Judge Fortunato “Pete” Benavides, age 76, of Austin, Texas, passed away on Friday, May 5, 2023. He is survived by his wife Evelyn (Eveie) Benavides; daughter Amanda Laura Carter and her husband Benjamin, and grandsons Noah and Milo Carter; daughter Adelaide Pilar Benavides; brothers Tony X. Solis, Adán Benavides Jr., Gabriel Benavides and wife Letty; sister Liza Garza and husband Sam; sister-in-law Cathy Solis (wife of Ray); and cousin Dina G. Hinojosa and husband Roy Lee; and many appreciated nieces and nephews. Pete was preceded in death by his infant son Ramon Joseph Benavides, mother Pilar C. Benavides, father Adán Benavides, and uncle and “Dad” Ramón G. Cavazos; sister Mary Lou Lara and husband Pete; and brothers John Lee Solis and wife Mary; Joe M. Solis and wife Minerva; Ray E. Solis; sister-in-law Edith Pearl Solis (wife of Tony); aunts Eva B. Gorena and husband Humberto, and Inés B. Leal and husband Pete; cousins Minerva Gorena and Irma Leal Gutierrez and husband Eugenio.
Pete was born on February 3, 1947, in Mission, Texas, in the Lower Rio Grande Valley, but grew up in neighboring McAllen. On his paternal side, he was a direct descendant of Captain Francisco Benavides, born in the Canary Islands, and on the maternal side, he was a direct descendant of Captain Juan Cavazos del Campo, who like Benavides, was in the second wave of colonizers of Monterrey and Cerralvo, Nuevo León, arriving in the 1620s. Later descendants of Juan Cavazos would be among the founders of Reynosa, Tamaulipas, in the 1740s. Members of these latter families would demarcate the grazing and farmlands of southern Texas along the margins of the Rio Grande.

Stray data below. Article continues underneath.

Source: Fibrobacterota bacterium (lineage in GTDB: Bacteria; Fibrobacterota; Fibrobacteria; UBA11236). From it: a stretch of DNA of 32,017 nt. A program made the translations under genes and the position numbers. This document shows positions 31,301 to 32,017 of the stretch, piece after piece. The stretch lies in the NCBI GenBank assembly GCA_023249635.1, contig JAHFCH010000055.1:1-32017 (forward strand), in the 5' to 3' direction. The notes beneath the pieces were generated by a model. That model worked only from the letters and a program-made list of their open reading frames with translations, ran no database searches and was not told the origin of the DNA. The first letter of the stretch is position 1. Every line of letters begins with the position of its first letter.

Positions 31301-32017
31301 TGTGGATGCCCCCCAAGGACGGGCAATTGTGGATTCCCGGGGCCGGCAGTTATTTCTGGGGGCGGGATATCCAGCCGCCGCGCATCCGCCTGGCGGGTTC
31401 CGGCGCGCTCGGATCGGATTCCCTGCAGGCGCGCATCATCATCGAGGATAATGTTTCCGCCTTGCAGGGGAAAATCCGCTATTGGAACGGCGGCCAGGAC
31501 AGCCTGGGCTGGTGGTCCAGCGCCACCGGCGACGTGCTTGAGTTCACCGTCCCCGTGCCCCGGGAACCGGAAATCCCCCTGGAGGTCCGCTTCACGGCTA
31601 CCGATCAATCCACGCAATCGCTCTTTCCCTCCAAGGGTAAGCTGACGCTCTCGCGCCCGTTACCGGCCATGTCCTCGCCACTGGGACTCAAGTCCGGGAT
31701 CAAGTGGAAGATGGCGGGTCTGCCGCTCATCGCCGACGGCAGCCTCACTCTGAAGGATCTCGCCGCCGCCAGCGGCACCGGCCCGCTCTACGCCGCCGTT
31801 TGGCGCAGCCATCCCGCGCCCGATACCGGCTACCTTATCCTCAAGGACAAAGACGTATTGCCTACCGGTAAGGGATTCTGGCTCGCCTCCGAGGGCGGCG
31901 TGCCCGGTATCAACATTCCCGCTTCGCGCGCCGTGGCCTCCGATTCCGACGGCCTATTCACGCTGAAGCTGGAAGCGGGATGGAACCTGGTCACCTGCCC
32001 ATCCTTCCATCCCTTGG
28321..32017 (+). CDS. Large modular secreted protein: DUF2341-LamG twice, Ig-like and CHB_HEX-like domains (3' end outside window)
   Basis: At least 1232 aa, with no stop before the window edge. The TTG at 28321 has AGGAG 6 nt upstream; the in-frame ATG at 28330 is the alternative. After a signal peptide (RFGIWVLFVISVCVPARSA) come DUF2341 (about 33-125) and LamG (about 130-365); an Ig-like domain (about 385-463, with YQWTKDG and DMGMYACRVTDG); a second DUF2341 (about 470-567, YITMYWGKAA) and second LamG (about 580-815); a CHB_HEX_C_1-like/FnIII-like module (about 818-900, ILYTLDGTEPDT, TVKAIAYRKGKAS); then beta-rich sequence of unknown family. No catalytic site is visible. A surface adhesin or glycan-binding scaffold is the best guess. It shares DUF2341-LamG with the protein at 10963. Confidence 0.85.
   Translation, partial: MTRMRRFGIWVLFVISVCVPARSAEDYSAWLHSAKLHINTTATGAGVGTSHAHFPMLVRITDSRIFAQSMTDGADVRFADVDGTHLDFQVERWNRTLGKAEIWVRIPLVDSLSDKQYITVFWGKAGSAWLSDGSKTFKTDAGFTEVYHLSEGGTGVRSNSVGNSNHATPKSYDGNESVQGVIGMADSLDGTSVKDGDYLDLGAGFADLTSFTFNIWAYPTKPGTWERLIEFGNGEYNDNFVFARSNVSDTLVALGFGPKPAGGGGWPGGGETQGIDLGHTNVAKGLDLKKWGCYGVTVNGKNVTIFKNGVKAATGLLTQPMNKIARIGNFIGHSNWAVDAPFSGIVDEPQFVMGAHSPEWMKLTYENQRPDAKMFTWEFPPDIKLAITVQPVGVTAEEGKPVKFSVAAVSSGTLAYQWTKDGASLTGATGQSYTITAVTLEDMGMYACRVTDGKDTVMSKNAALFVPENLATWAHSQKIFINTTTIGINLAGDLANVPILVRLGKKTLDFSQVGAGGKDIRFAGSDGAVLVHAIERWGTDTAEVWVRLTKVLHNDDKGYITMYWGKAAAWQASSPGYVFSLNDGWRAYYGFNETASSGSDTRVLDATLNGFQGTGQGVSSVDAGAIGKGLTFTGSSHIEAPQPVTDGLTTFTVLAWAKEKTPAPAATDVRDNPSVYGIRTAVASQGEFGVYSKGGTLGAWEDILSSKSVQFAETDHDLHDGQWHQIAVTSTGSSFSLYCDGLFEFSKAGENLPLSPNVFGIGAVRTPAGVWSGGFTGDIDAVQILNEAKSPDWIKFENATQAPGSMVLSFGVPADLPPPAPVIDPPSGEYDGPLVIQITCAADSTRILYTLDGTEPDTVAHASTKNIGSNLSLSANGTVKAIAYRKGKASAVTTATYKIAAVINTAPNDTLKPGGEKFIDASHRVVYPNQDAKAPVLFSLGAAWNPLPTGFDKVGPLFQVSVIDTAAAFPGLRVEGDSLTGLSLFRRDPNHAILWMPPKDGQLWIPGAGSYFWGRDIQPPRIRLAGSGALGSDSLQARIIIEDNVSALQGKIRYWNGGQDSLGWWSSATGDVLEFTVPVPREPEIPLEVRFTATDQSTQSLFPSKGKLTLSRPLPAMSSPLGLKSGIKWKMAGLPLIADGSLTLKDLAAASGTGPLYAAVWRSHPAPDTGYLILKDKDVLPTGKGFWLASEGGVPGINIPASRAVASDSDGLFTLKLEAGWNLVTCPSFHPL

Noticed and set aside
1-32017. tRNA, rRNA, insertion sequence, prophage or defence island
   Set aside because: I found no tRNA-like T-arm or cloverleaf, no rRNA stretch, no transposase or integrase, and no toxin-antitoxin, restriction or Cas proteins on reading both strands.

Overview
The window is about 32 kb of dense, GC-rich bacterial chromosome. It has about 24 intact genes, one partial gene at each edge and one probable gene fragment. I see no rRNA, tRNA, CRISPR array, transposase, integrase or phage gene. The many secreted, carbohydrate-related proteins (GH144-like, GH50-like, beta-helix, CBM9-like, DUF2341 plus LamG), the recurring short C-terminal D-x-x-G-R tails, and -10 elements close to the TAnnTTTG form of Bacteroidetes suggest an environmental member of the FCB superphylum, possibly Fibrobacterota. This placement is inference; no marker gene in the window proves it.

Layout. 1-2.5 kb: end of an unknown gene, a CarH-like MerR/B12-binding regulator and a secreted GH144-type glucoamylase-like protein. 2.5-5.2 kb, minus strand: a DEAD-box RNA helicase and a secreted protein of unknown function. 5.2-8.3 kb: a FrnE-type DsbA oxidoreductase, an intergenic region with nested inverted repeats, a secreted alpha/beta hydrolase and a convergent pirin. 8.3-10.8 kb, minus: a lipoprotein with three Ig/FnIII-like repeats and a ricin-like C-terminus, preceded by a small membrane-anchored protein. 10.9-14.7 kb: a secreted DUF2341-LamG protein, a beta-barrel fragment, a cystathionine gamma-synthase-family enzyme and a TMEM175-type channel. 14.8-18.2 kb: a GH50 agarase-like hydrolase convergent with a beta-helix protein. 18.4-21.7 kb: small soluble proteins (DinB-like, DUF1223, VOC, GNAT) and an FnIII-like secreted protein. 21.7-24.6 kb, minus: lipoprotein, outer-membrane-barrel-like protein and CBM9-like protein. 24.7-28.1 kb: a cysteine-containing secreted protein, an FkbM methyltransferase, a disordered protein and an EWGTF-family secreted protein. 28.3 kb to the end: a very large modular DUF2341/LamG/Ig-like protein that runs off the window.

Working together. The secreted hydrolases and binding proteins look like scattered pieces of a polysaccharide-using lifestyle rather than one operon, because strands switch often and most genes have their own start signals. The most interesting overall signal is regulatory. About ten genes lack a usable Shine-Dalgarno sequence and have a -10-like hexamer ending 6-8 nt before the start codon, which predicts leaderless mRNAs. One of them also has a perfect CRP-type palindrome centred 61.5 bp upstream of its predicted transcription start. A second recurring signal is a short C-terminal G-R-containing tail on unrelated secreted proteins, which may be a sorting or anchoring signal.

Pete excelled in several sports, especially basketball. He was gregarious and greatly admired. His superb memory was already evident and became a lifelong trait extending to lyrics in all genres of music and whose renditions were highly entertaining. After graduation from McAllen Senior High School in 1965, he received his undergraduate degree in Business Administration from the University of Houston in 1968 and his law degree from the University of Houston Law Center in 1972.
The following summary of Pete’s judicial service is taken liberally from the dedicatory page of “The 2022 Fifth Circuit Judicial Conference” program written by Priscilla Richman, Chief Judge of the Fifth Circuit Court. By then, Pete had attained the position of Senior United States Circuit Judge, U.S. Court of Appeals, Fifth Circuit.
Judge Benavides began his career as a litigator in private practice in McAllen, but only five years after receiving his law degree, he began his judicial career with his appointment as a judge on a County Court at Law for Hidalgo County, Texas. He served on that bench for two years and then returned to private practice for two years. Pete was elected judge of the Hidalgo County 92nd District Court in 1981, and served for three years until 1984, when Texas Governor Mark White appointed him as a Justice on the Thirteenth Court of Appeals of Texas, which was based in Corpus Christi. Then Justice Benavides was elected at the next general election to retain that position and served seven years, until 1991, when Governor Ann Richards appointed him to the Texas Court of Criminal Appeals, Texas’s court of last resort for criminal matters.